CRAIG STADLER: Well, I think that in my mind I thought I was still competitive. I seemed to have a lot more mishaps or brain farts, if you want to put it that way, on the golf course. For totally unknown reasons, totally times that made no sense. After I make an eagle, after I make a birdie, after I make a double bogey, it didn't matter. Or after five straight pars. And I was having one or two of those a round. And I would just -- lack of concentration or what, I don't know. But after awhile it gets kind of discouraging. You think you play a pretty good round and then out of the blue you make a 6 or 7 and kind of ruin your round. I don't know what the rest of the guys have said that have played straight through, and there haven't been a whole lot of us, but I'll be the first to admit, the last 10 months I've really enjoyed playing golf. The four years prior to that, I really didn't enjoy playing golf. I don't know if you get used to having good finishes, used to winning, whatever, and when that kind of dies down it gets old, just going out and beating your head against the wall every week. I don't know. But it wasn't real enjoyable. I could think back from 47, 48, 49, playing 20 rounds or 20 tournaments, 21 tournaments each year and go back in December and think back of the year and I could probably think of five or six that I really wanted to play in and 15 that I did. On top of that. So everybody's different. I think Jay's enjoying playing a lot this year. And last year. He's playing well, he's having a good time, got a lot of press on him, which is great. And that stuff pumps you up. Maybe not consciously, but subconsciously you go out and you feel like you belong out there. As I said, everybody's different, everybody has different idea of what they expect out of themselves, how they enjoy a round of golf and how they don't. I mean that part is definitely different for everybody. But it just wasn't much fun for awhile.

Q. Can you just talk about your chances this week and how you feel you'll do?

CRAIG STADLER: To tell you truthfully I have no idea. I took -- I was fairly brain dead the last couple weeks that I played. I think I played nine out of 11 weeks or something. And one of them was Augusta, one of them Jacksonville, which both those weeks are pretty tiring mentally, actually. But I don't know. I took two weeks off, I haven't taken two weeks straight off in, gee, since probably February. And I went out last Friday for about a half hour and hit balls and then the next time was yesterday. So today's the third day I've hit balls in two and a half weeks and it's a lot better than I expected. I can pretty much find it. So we'll see, hopefully we won't get too much rain and be able to practice tomorrow. But, yeah, I played pretty well today. I was happy with the way I was hitting it. Irons are good, the putting's, that seems to be pretty good. I'm read the greens fairly well, which was my problem the last few weeks in Austin and Birmingham, I just, everything I looked at I always looked at it cross-eyed. I looked left edge from six feet and it should have been right edge. But you have weeks like that where you just kind of don't get along with the golf courses real well. But I like this course. I played twice in the past here, I know it. I pretty much -- all it takes is going around once and remembering where those little bowls are that you need to avoid on some of the greens that Jack had a couple beers before he went out on them, I think.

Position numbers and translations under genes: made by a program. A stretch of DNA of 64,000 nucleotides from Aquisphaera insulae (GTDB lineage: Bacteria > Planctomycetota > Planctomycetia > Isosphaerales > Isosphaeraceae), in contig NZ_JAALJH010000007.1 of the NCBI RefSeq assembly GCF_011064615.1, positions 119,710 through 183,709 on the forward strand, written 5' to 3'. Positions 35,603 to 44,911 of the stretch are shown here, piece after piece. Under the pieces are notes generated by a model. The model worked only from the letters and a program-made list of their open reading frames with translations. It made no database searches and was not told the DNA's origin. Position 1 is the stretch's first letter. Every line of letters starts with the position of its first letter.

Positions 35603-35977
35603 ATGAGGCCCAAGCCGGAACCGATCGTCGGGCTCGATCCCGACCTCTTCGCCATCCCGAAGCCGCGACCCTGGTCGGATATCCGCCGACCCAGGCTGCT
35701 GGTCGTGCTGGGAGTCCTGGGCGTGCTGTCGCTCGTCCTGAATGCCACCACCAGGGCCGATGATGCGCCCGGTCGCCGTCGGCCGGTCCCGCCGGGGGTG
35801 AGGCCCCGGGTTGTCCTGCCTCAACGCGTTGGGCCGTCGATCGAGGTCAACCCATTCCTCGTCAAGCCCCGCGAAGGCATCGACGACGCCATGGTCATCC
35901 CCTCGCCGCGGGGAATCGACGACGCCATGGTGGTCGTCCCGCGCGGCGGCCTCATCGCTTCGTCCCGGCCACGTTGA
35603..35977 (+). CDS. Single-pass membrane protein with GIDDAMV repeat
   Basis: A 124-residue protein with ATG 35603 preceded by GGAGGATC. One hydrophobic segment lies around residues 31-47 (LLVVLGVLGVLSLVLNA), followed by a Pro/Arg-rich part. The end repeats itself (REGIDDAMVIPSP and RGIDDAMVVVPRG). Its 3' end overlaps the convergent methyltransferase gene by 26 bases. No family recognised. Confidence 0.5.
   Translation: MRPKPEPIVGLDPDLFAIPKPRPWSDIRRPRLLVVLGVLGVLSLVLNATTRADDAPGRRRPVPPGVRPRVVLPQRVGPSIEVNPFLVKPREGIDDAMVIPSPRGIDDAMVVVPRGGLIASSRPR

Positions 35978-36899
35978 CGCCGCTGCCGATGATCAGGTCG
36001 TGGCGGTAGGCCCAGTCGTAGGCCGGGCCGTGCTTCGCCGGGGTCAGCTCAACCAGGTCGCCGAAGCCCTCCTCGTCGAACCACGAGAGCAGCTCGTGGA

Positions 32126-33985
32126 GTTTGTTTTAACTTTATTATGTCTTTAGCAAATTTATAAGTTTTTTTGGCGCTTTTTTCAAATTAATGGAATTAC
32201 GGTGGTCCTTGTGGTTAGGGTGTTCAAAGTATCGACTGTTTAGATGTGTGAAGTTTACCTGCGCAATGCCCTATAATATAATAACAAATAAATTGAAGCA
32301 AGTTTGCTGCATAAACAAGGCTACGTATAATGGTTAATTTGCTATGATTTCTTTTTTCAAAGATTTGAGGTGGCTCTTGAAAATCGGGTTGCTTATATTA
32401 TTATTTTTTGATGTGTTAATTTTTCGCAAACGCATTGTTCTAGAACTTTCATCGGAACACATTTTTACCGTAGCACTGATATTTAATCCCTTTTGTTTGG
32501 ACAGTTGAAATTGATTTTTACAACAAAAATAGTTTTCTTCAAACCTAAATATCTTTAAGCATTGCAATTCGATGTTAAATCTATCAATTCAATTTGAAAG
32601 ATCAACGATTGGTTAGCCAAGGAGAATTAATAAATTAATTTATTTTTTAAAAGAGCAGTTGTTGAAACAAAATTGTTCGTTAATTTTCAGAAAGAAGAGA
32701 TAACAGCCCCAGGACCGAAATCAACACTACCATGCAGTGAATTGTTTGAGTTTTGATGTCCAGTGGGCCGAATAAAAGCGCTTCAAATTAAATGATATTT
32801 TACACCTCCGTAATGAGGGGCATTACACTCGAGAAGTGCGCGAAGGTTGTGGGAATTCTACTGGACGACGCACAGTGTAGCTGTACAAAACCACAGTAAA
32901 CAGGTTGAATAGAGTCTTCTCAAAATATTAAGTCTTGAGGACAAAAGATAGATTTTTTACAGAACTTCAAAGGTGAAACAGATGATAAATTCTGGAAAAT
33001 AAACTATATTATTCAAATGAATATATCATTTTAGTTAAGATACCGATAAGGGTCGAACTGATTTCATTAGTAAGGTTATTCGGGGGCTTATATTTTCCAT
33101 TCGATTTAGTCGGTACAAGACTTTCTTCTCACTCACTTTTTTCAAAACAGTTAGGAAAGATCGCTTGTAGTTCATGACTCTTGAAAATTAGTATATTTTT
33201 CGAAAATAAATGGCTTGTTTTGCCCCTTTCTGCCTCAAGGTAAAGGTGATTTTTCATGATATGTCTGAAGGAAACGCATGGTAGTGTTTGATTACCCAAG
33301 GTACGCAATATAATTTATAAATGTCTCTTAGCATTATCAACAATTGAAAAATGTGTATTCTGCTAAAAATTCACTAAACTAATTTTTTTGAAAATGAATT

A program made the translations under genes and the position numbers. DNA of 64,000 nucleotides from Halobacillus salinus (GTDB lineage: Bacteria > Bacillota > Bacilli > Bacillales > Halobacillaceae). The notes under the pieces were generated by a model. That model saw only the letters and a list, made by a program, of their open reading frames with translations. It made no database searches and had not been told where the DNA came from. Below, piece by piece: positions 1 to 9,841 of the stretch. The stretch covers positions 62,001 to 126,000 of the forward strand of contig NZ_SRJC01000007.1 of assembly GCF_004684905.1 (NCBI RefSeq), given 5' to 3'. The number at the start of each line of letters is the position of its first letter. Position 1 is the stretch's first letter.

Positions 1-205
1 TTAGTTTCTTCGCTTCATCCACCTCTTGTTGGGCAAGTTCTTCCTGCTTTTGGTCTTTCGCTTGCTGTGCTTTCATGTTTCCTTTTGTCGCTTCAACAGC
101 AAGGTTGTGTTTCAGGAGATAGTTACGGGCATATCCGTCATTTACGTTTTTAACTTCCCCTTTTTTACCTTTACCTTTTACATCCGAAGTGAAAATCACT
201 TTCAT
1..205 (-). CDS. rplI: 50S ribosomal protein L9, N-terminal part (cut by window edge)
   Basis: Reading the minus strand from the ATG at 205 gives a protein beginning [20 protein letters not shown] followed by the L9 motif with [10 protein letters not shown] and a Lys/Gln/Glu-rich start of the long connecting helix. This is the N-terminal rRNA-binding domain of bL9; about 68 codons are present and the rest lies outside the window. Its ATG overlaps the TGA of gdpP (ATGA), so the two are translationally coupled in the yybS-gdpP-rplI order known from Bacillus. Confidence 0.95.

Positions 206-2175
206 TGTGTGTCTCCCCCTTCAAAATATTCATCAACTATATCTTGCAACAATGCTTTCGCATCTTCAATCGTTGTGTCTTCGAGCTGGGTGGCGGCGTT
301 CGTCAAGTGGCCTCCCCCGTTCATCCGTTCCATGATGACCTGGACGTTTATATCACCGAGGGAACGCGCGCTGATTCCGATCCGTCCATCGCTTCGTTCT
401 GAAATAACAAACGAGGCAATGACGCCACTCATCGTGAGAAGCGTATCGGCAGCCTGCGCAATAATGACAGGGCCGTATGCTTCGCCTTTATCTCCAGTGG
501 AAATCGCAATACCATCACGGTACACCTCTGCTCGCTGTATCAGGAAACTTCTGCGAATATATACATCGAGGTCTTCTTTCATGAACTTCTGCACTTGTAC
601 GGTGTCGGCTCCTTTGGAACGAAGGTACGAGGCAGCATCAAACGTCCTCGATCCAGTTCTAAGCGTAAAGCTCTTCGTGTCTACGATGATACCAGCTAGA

But, no, I'm looking forward to having a good week. Not to say I'm going to play bad this week, I don't think. So I'm hitting it fairly well and I think after a layoff usually it improves every day.

Q. Do you think walking this course will be difficult for some of the players?

CRAIG STADLER: I think some of the guys on the Champions Tour, yeah. Obviously you got Purtzer who couldn't do it. He pulled out. I know Arnold is going to have a tough time, Jack will probably have a tough time. Rodger Davis, he's got health problems, issues, Tom Jenkins has bad ankles, so, you know, there's some guys that have taken carts every week that I think are playing here. Fiori, he hasn't walked since he turned 50, I don't think.

(Laughter.) We won't go into that. But it will be interesting to see how they play and see how they survive around it. Because it's a good hike out here. It's kind of sneaky hilly in spots.

JULIUS MASON: Questions? Thanks for coming down and joining us, Craig. Good luck this week.

CRAIG STADLER: Okay. Thank you.

End of FastScripts.